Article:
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Paul Muni photo from "Commandos Strike at Dawn" retrieved

on Wednesday, 14 December 2011. Posted in News

Locating decent portraits of the cast members of this film is difficult. This film was shot on location in Vancouver Island, British Columbia, Canada in 1942. The good thing about this is that the scenery on location brought a good dose of realism to the setting of the film (Norway), but the bad thing is that few opportunities were offered for portrait taking which requires more controlled studio conditions. Ned Scott saved no 8 x 10 glossies from this film, nor did he make enlarged 11 x 14 special prints of some of the images he favored (as he did for other films he worked). He did save a special movie booklet from the film, but most of the photos there were taken with smaller format cameras. This portrait of Muni is the more remarkable because Ned Scott strongly disliked him. Ned, along with everyone else on the set, had to put up with Muni's arrogance, bullying nature and mercurial temperament. Of all the film stars Ned Scott worked with over the years, it was Muni he found the most difficult. Just getting him to pose for a portrait was a chore. Real life Canadian and British soldiers were used in the movie's battle scenes, and this film was one of the first to chronicle the exploits of the Norwegian Resistance during German occupation. This film was one of two wartime dramas Ned Scott worked as WW II was raging around the world (the second was "The Story of G.I. Joe", shot in 1944). I am sure he would have preferred to be in harness as a wartime photo journalist along with his good friend Peter Stackpole, but wartime military policy excluded him due to his hands being crippled during an accident when he was 19 years old.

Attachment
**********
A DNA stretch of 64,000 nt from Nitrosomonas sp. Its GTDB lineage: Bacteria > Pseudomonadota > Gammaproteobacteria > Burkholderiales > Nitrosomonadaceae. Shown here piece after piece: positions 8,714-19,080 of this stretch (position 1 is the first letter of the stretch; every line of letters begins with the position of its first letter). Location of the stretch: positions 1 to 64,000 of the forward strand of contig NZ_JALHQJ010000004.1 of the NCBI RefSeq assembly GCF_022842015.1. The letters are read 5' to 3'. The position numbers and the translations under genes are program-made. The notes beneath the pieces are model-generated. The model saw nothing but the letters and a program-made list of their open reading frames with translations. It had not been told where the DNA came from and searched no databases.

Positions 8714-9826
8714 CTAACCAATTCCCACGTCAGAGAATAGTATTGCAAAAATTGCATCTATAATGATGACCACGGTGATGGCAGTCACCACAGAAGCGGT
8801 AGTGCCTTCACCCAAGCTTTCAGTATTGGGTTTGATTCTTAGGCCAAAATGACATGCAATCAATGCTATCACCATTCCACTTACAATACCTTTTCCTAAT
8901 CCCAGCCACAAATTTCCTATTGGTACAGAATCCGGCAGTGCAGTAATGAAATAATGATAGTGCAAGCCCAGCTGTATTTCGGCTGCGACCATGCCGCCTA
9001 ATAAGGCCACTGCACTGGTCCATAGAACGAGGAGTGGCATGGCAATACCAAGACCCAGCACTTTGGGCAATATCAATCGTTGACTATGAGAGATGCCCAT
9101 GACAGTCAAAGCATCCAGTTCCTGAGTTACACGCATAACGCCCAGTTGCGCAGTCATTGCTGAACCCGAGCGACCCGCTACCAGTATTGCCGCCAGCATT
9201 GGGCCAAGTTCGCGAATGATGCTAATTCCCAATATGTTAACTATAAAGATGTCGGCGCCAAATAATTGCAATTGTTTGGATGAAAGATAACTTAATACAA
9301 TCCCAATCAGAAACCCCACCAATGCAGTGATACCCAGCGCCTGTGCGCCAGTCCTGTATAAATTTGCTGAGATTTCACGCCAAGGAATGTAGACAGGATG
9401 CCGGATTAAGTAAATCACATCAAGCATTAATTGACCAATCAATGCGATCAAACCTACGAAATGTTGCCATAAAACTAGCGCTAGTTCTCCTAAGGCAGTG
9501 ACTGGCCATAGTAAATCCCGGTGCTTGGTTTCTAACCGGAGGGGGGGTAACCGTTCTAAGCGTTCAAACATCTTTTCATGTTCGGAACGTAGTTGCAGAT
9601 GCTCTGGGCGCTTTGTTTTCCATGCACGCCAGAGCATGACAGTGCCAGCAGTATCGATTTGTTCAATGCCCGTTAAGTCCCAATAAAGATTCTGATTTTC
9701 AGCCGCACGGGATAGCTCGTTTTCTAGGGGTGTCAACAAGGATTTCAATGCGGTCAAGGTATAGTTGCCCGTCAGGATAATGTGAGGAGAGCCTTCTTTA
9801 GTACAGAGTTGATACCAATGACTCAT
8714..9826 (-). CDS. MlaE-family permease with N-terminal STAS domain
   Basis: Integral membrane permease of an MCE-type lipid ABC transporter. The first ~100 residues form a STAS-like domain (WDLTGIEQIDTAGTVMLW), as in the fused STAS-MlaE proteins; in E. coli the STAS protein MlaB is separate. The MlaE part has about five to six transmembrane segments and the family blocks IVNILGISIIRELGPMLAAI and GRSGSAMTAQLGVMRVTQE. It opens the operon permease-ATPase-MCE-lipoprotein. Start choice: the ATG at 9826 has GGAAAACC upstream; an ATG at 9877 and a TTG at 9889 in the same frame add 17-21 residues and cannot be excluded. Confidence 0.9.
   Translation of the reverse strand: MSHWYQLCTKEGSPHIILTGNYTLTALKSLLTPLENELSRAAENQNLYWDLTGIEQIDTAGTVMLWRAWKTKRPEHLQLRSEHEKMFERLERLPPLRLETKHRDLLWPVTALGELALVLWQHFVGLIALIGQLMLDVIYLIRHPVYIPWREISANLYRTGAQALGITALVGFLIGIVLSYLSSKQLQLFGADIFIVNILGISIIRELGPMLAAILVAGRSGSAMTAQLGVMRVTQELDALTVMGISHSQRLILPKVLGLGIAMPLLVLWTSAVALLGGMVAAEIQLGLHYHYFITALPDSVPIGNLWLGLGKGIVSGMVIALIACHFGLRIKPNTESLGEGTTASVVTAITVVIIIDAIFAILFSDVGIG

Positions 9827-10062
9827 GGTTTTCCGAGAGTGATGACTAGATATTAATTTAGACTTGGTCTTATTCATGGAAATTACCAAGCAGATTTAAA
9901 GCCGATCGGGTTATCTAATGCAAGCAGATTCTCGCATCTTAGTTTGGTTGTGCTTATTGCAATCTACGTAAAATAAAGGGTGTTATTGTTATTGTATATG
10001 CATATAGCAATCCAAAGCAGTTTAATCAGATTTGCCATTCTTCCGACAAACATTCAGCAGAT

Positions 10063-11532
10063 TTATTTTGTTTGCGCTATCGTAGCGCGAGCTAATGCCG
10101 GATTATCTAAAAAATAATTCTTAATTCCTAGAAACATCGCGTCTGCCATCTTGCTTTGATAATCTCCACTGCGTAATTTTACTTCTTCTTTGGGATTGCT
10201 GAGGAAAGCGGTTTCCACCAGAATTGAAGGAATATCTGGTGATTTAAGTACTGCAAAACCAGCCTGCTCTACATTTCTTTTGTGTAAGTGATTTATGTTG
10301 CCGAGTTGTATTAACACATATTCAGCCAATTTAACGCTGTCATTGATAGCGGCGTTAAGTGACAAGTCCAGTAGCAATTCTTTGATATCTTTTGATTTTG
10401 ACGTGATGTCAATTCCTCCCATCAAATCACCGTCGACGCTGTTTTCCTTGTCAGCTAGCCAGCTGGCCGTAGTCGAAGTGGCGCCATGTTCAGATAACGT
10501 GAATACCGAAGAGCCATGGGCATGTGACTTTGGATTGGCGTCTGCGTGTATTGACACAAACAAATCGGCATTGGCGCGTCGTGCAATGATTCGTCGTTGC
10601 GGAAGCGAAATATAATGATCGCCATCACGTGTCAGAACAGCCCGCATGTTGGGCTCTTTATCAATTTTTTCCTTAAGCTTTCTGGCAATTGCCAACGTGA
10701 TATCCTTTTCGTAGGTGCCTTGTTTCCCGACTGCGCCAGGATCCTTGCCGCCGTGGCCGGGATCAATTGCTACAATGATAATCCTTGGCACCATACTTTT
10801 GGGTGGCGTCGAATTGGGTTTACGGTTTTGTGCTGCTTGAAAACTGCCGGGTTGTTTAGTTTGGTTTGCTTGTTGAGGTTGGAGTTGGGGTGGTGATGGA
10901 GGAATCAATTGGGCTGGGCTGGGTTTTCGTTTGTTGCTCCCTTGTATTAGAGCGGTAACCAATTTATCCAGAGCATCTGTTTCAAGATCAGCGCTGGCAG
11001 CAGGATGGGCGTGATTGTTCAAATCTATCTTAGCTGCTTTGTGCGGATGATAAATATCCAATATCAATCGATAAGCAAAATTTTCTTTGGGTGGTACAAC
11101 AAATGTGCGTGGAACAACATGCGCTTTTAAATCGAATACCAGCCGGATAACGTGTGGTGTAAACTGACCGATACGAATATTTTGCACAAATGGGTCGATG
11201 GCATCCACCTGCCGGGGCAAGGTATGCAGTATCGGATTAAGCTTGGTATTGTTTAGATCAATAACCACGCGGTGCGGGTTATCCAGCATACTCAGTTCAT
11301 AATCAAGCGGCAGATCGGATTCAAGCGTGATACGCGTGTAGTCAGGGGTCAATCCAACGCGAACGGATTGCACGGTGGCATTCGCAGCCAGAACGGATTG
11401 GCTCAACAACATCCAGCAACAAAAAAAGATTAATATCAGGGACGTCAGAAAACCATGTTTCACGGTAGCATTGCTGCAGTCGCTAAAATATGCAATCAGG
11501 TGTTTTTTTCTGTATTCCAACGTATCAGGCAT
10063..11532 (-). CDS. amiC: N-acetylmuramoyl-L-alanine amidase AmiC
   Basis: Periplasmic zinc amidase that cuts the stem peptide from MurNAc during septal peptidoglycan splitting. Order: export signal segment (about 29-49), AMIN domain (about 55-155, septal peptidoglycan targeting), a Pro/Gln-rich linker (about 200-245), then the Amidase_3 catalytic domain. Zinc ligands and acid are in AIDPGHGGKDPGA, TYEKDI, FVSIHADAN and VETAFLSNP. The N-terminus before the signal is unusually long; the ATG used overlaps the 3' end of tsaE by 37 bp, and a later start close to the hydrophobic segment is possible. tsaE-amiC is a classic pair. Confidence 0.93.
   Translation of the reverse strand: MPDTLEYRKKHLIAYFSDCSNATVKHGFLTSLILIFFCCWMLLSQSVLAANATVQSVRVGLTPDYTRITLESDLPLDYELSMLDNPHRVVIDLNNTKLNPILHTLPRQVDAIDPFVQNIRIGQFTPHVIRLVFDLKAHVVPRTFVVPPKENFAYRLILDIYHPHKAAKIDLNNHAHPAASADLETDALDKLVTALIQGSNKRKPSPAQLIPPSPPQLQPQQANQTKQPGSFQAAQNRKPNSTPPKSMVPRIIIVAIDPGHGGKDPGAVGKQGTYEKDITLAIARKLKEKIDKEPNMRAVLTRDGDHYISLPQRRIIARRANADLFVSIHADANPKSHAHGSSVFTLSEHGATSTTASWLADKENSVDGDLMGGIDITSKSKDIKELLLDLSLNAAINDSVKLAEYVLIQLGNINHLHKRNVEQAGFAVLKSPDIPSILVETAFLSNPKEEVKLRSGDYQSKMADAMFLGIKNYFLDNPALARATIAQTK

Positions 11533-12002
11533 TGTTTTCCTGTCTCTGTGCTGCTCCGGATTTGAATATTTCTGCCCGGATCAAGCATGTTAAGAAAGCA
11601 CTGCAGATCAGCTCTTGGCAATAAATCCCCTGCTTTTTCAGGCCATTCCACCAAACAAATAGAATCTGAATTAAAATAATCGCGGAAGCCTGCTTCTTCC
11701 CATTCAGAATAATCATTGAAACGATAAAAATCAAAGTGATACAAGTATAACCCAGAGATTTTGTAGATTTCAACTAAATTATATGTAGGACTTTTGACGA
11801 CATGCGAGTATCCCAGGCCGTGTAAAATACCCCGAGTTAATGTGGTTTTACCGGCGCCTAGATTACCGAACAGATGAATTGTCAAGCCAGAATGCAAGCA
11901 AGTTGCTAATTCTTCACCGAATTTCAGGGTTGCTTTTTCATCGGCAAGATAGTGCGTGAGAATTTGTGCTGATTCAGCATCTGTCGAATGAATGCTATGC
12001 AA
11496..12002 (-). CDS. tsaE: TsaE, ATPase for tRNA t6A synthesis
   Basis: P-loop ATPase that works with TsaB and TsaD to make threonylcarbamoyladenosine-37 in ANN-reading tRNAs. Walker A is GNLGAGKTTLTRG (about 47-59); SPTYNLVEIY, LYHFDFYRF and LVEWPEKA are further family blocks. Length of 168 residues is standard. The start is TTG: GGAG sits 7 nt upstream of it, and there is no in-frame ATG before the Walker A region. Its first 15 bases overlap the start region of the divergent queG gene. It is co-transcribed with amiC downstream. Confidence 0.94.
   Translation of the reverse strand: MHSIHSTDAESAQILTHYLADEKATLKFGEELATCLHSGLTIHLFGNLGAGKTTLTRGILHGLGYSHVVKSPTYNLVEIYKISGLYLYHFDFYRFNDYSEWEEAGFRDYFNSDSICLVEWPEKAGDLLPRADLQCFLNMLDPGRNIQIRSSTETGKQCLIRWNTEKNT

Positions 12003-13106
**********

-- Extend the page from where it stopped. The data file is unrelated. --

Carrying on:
Paul Muni photo from "Commandos Strike at Dawn"

Paul Muni photo from "Commandos Strike at Dawn"

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